FACT CHECK: Weta Did Not Invent Motion Capture FACT CHECK: Weta Did Not Invent Motion Capture
Bad Ideas

FACT CHECK: Weta Did Not Invent Motion Capture

No one turns to the Wall Street Journal for insightful animation coverage, but that’s still no excuse for this egregious error in an article about the use of motion capture on Rise of the Planet of the Apes:

The film, which follows the development of the chimp Caesar from baby to adult, takes advantage of “motion capture,” a technology the visual-effects company Weta Digital Ltd. first developed for the 2009 blockbuster “Avatar” and has evolved one step further.

The sentence is written in such a way as to imply that Weta developed motion capture, which it clearly did not. Motion capture is a major filmmaking technology that has been used in dozens of films and has been utilized for decades. A newspaper claiming that it was invented in 2009 by Weta defies comprehension.

  • Keith

    It also implies “motion capture” was developed just a few years ago instead of MANY years ago.

  • Rufus

    I don’t see the need to lend that sentence any credence of attention – not only does it imply Weta invented it, they also imply it was first used in 2009. Michelle Kung clearly thawed from her cryogenic state right before Avatar came out.

  • John A

    How can she say Weta invented motion capture, when everyone KNOWS it was first used by the Three Stooges?

    • amid

      • Chris Sobieniak

        Thanks Amid!

  • WSJ is a little distracted these days. Heh, heh.

  • I think this is getting blown out of proportion. While I won’t argue that the author used incorrect language which sparked Amid’s post, I’m quite certain the reference was for the recording of the facial motion. The camera facing the actor with tracking markers places strategically on their face to record specific muscle and point movement to be translated to mesh deformation on the 3d character.

    At least, that’s the way I read it.

    Steve Kaplan
    Labor Organizer
    The Animation Guild, Local 839 IATSE

    • amid

      Steve, While I understand your point, most readers of the Wall Street Journal who only see what the author of that piece has written would not think, “Oh, she’s obviously referring to the recording of facial motion.” The author has the responsibility to communicate information accurately to a layman, not industry insiders. As a sidenote, Weta didn’t invent facial tracking either, so it would still be inaccurate.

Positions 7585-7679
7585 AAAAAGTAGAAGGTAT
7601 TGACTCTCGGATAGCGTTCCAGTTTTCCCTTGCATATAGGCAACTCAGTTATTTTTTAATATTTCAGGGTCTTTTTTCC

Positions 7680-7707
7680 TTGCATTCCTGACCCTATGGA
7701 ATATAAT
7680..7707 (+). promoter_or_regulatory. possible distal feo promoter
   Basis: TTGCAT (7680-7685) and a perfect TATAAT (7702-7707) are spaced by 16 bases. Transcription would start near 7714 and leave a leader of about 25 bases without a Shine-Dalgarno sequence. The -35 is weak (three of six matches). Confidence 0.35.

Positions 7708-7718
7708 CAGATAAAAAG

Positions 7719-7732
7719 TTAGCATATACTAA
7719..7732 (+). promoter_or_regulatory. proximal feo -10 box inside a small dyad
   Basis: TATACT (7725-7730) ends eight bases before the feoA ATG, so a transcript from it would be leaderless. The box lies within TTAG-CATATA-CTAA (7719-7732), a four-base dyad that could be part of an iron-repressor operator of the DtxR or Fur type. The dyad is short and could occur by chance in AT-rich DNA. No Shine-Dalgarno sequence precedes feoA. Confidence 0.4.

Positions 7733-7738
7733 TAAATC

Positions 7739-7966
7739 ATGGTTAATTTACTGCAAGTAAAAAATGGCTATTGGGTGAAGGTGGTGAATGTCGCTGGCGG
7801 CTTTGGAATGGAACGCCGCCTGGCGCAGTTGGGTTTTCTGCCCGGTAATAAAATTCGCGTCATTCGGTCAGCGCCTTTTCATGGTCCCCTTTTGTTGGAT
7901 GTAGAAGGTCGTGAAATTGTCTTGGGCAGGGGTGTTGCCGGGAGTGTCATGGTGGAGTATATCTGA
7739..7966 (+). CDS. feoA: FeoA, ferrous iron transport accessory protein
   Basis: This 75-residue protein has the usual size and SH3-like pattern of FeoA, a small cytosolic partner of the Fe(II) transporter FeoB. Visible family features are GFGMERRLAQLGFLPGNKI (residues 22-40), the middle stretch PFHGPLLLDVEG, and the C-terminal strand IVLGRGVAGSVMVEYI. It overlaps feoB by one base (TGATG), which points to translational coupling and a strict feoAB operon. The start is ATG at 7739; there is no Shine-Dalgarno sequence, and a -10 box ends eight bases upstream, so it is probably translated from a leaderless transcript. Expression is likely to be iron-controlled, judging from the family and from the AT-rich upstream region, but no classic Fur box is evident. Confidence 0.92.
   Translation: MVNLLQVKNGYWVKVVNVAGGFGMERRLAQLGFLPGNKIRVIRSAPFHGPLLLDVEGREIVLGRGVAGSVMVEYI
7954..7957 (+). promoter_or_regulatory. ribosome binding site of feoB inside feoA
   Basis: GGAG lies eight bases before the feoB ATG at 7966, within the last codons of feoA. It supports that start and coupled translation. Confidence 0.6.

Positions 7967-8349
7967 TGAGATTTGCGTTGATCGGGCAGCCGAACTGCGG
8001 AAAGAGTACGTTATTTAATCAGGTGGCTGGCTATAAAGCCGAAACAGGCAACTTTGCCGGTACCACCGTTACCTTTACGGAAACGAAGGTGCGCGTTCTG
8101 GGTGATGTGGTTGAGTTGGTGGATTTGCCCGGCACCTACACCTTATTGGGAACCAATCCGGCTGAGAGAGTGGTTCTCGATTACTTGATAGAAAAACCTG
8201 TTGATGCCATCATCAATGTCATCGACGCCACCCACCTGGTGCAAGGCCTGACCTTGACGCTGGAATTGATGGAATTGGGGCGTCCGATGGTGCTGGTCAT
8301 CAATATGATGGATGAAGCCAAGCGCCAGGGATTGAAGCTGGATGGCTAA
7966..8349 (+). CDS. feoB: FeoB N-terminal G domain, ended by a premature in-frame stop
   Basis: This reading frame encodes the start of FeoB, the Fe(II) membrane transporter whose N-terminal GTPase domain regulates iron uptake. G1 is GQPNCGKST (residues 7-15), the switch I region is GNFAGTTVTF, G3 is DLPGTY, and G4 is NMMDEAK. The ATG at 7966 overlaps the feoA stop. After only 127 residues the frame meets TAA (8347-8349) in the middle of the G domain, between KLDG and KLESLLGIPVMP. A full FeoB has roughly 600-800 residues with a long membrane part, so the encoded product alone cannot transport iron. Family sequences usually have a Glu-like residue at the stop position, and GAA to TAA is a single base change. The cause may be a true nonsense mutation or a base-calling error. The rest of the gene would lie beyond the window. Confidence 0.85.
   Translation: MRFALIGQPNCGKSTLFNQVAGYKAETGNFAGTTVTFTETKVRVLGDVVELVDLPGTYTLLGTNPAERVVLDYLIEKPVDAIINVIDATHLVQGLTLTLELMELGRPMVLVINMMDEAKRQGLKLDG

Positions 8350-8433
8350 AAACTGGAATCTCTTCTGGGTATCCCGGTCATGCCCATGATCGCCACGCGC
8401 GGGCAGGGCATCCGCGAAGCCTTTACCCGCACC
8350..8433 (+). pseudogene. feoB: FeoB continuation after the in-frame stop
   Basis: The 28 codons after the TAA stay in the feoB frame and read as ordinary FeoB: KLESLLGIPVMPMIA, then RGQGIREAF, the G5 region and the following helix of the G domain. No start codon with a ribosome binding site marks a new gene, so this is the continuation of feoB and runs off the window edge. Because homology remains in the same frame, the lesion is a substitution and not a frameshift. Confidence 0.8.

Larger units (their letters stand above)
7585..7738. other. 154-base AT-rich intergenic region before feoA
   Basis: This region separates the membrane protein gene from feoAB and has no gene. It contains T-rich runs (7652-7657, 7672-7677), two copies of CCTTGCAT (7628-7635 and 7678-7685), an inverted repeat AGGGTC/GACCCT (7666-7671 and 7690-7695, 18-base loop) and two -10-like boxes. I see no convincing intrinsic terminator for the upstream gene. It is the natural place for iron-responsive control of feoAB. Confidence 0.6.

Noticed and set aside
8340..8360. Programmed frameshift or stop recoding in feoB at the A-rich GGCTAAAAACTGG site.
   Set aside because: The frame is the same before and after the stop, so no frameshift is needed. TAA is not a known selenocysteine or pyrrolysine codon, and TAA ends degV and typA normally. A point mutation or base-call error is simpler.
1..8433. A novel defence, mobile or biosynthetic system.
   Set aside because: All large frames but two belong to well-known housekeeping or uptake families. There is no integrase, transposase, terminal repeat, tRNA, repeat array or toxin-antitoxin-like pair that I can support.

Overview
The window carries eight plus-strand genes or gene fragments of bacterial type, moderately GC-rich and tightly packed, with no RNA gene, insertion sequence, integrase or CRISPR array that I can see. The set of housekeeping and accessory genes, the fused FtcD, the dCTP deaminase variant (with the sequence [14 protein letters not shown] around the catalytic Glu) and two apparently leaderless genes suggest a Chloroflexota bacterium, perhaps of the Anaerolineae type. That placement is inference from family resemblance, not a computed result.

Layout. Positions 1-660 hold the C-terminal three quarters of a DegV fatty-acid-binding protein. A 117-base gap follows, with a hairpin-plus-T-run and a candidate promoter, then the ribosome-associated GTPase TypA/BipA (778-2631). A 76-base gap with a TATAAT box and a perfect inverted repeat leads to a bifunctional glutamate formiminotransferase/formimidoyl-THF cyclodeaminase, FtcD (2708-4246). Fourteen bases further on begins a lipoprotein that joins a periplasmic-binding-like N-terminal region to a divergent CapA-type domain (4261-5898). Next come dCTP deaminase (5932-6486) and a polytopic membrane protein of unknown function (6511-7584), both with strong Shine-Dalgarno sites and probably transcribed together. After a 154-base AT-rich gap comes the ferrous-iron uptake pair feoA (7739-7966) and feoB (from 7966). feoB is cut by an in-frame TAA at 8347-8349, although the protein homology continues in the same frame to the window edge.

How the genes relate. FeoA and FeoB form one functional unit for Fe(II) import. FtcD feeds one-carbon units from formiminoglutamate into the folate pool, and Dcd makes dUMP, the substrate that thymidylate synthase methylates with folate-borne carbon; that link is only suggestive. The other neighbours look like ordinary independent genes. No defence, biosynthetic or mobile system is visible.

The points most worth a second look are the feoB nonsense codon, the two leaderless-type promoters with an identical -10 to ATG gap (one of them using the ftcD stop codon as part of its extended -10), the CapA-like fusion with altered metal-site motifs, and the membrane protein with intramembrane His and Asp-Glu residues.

• I see your point, Amid. As I stated, the language was unclear. Have you written the WSJ and informed them of their egregious error in communication?

        That was my point ..

  • Java Junkie

    ” …takes advantage of the new motion capture technology the visual-effects company Weta Digital Ltd. developed for the 2009 blockbuster “Avatar” and has evolved one step further.”

    There. Fixed it.

  • While I feel the use of the term “motion-catpure” was merely a gaff on WSJ’s part I think that if we used another term to describe what they did with Avatar the general public would be befuddled, Steve had a hard time summing it up as well and what he wrote doesn’t read well in the era of sound-bites. While I agree with your indignation I think most of us have come to realize that the general public thinks all animation is 1) easy 2) faster because of computers 3) all done by computers 4) done by thousands of people. Its a thankless art.

  • Brandon Pierce

    James Cameron probably paid WSJ to write that.

  • @ Brandon Pierce…

    James Cameron didn’t have to pay WSJ to do a gushing write up about “Planet of the Apes”

    20th Century FOX and The Wall Street Journal are both subsidiaries of Rupert Murdoch. One is obligated to promote the other and neither is expected to be factual while doing it.

  • ???

    Is this correction of another news site really worth another post on a site read by people who know that it’s incorrect?

    • amid

      We have always been a watchdog for how this art form is represented elsewhere, as well as for how artists are treated within the industry. These are among the voids in animation media that we are proud to fill, even though we originally didn’t set out to do so.

  • Sat

    Damn, I thought the link to Wikipedia had something about the history of Motion Capture, this could be an interesting read. All I found was a bit too heavy to read.

  • How is this egregious?

  • Gerard de Souza

    My first knowledge of motion capture was working at Electronic Arts Canada in the early 90s. They had enlisted a company from California called BioVision to capture motion for a fight game demo. As far as I remember Biovision was originally a comapny to analyze athletes’ motions , like golf swings.
    Over 10 years earier than that when the original Tron came out there was a TV special called Computers Are People too. There was a clip of some university research of what could be called now crude early computer motion capture of what looked like stickman legs dating back to the early 60s IIRC.

  • brad

    I can think of many reasons to justifiably dislike the Wall Street Journal, the fact it doesn’t know much about animation is pretty low down the list.

  • Dale

    Camera-based motion capture for computer animation started in 1983 with Robert Abel’s “Brilliance” http://www.youtube.com/watch?v=HZY5_ZzRdbk
    This “about” clip is dated 1985, but I saw it in 1983.